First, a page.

In week day effect the last trading day that is Friday was characterized with a positive return and the first trading day that is Monday is characterized with a low or negative return. Later this interesting study was also carried out on other countries stock markets and the researchers found out the same result, but still few studies has been done on emerging Asian stock markets.
Bombay Stock Exchange (Bse)
Bombay Stock Exchange is the oldest stock exchange inAsiawith a rich heritage of over 133 years of existence. What is now popularly known as BSE was established as "The Native Share & Stock Brokers' Association" in 1875.
BSE is the first stock exchange in the country which obtained permanent recognition (in 1956) from the Government of India under the Securities Contracts (Regulation) Act (SCRA) 1956. BSE's pivotal and pre-eminent role in the development of the Indian capital market is widely recognized. It migrated from the open out-cry system to an online screen-based order driven trading system in 1995. Earlier an Association Of Persons (AOP), BSE is now a corporatized and demutualised entity incorporated under the provisions of the Companies Act, 1956, pursuant to the BSE (Corporatization and Demutualization) Scheme, 2005 notified by the Securities and Exchange Board of India (SEBI). With demutualization, BSE has two of world's prominent exchanges, Deutsche Börse and Singapore Exchange, as its strategic partners.
Over the past 133 years, BSE has facilitated the growth of the Indian corporate sector by providing it with cost and time efficient access to resources. There is perhaps no major corporate inIndiawhich has not sourced BSE's services in raising resources from the capital market.
Today, BSE is the world's number 1 exchange in terms of the number of listed companies and the world's 5th in handling of transactions through its electronic trading system. The companies listed on BSE command a total market capitalization of USD Trillion 1.06as of July, 2009.BSE reaches to over 400 cities and town nation-wide and has around 4,937 listed companies, with over 7745 scripts being traded as on 31stJuly 09.
Several Firsts For Bse
At par with the international standards, BSE has in fact been a pioneer in several areas. It has several firsts to its credit even in an intensely competitive environment.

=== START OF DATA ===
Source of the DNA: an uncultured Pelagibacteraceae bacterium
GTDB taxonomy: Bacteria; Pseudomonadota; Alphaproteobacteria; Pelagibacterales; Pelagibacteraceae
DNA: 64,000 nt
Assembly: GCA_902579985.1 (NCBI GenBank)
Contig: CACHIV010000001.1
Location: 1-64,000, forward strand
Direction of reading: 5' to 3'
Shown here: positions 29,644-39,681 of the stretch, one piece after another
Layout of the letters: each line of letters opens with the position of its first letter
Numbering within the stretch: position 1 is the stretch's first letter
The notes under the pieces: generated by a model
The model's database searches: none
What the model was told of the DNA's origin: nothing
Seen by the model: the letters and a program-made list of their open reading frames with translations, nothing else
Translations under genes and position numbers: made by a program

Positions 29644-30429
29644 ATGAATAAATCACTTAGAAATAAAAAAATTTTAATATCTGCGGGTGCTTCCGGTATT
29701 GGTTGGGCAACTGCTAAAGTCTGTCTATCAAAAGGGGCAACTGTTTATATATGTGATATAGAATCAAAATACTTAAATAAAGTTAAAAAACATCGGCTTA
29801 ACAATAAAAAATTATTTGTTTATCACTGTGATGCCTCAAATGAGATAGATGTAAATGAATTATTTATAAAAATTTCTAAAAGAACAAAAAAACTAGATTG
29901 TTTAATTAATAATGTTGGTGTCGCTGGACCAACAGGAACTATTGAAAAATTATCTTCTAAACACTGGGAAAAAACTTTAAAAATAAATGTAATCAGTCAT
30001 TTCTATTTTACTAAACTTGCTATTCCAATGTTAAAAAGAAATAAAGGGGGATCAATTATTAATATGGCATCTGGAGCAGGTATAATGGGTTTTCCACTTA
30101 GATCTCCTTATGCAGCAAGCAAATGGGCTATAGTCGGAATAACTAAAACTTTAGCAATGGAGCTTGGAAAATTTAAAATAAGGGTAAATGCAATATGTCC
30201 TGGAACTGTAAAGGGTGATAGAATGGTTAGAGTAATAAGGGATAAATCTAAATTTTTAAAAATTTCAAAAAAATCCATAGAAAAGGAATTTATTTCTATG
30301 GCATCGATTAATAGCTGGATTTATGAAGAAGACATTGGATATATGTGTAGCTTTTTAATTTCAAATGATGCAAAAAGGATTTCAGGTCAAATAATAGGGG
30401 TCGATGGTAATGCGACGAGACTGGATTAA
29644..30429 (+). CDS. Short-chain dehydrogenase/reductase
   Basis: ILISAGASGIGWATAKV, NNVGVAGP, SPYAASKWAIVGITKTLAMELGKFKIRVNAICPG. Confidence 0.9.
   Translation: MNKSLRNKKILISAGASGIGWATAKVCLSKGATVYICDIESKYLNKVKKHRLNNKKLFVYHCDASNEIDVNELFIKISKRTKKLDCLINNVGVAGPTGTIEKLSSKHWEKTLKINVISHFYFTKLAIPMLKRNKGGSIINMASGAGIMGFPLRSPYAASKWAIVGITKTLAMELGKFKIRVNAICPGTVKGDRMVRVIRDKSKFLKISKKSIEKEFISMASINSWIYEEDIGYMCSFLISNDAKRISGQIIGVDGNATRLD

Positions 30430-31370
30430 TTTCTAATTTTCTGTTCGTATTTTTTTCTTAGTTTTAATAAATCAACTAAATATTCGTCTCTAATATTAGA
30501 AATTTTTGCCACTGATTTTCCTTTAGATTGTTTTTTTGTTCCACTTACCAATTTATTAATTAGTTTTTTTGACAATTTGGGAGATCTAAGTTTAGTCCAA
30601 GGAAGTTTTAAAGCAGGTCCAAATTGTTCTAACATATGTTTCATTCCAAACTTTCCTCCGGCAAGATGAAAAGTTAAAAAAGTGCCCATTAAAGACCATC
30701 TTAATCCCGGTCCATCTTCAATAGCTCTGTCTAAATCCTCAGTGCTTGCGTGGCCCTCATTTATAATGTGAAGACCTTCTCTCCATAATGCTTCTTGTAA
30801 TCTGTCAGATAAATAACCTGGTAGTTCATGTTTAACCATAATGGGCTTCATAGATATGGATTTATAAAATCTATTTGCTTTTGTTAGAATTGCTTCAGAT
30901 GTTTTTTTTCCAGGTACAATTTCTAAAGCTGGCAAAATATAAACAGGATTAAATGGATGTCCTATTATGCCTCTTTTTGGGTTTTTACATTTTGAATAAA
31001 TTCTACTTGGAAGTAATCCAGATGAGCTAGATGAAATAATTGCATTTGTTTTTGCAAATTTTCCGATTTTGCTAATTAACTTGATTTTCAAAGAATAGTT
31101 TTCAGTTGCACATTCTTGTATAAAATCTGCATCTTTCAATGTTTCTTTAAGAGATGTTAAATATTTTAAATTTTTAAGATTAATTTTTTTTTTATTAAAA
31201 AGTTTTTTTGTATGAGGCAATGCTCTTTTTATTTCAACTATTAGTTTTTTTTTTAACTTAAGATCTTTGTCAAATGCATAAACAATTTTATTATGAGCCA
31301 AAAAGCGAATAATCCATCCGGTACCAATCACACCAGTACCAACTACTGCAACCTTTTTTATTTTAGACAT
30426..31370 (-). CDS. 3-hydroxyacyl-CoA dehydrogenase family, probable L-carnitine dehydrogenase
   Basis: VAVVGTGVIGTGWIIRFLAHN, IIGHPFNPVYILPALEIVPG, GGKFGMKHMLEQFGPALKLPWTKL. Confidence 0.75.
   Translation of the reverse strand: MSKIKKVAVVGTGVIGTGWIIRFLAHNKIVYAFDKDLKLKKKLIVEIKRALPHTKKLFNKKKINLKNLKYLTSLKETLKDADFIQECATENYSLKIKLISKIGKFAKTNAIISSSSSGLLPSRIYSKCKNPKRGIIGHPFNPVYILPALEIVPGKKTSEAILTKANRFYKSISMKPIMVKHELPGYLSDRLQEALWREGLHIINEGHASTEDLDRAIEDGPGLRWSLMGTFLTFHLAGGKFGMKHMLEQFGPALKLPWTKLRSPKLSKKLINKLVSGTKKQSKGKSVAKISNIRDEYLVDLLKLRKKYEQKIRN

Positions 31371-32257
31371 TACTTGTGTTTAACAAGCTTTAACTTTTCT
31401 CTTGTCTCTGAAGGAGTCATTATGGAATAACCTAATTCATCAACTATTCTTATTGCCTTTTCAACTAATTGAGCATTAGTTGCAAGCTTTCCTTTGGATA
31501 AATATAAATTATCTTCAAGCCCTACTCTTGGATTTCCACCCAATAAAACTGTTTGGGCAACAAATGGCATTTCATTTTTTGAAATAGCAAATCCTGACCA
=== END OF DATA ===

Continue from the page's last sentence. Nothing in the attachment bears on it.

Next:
First in India to introduce Equity Derivatives
First in India to launch a Free Float Index
First in India to launch US$ version of BSE SENSEX
First in India to launch Exchange Enabled Internet Trading Platform
First in India to obtain ISO certification for a stock exchange
'BSE On-Line Trading System' (BOLT) has been awarded the globally recognized the Information
Security Management System standard BS7799-2:2002.
First to have an exclusive facility for financial training
First in India in the financial services sector to launch its website in Hindi and Gujarati
Shifted from Open Outcry to Electronic Trading within just 50 days
First bell-ringing ceremony in the history of the Indian capital markets (listing ceremony of Bharti
Televentures Ltd. on February 18, 2002)
SENSEX, first compiled in 1986, was calculated on a "Market Capitalization-Weighted" methodology of 30 component stocks representing large, well-established and financially sound companies across key sectors. The base year of SENSEX was taken as 1978-79. SENSEX today is widely reported in both domestic and international markets through print as well as electronic media. It is scientifically designed and is based on globally accepted construction and review methodology. Since September 1, 2003, SENSEX is being calculated on a free-float market capitalization methodology. The "free-float market capitalization-weighted" methodology is a widely followed index construction methodology on which majority of global equity indices are based; all major index providers like MSCI, FTSE, STOXX, S&P and Dow Jones use the free-float methodology.
The growth of the equity market in India has been phenomenal in the present decade. Right from early nineties, the stock market witnessed heightened activity in terms of various bull and bear runs. In the late nineties, the Indian market witnessed a huge frenzy in the 'TMT' sectors. More recently, real estate caught the fancy of the investors. SENSEX has captured all these happenings in the most judicious manner. One can identify the booms and busts of the Indian equity market through SENSEX. As the oldest index in the country, it provides the time series data over a fairly long period of time (from 1979 onwards). Small wonder, the SENSEX has become one of the most prominent brands in the country.
(Data Source: Yahoo Finance)
1000,July 25, 1990
On July 25, 1990, the Sensex touched the magical four-digit figure for the first time and closed at 1,001 in the wake of a good monsoon and excellent corporate results.
2000,January 15, 1992
On January 15, 1992, the Sensex crossed the 2,000-mark and closed at 2,020 followed by the liberal economic policy initiatives undertaken by the then finance minister and current Prime Minister Dr Manmohan Singh.
3000,February 29, 1992
On February 29, 1992, the Sensex surged past the 3000 mark in the wake of the market-friendly Budget announced by the then Finance Minister, Dr Manmohan Singh.
4000,March 30, 1992
On March 30, 1992, the Sensex crossed the 4,000-mark and closed at 4,091 on the expectations of a liberal export-import policy. It was then that the Harshad Mehta scam hit the markets and Sensex witnessed unabated selling.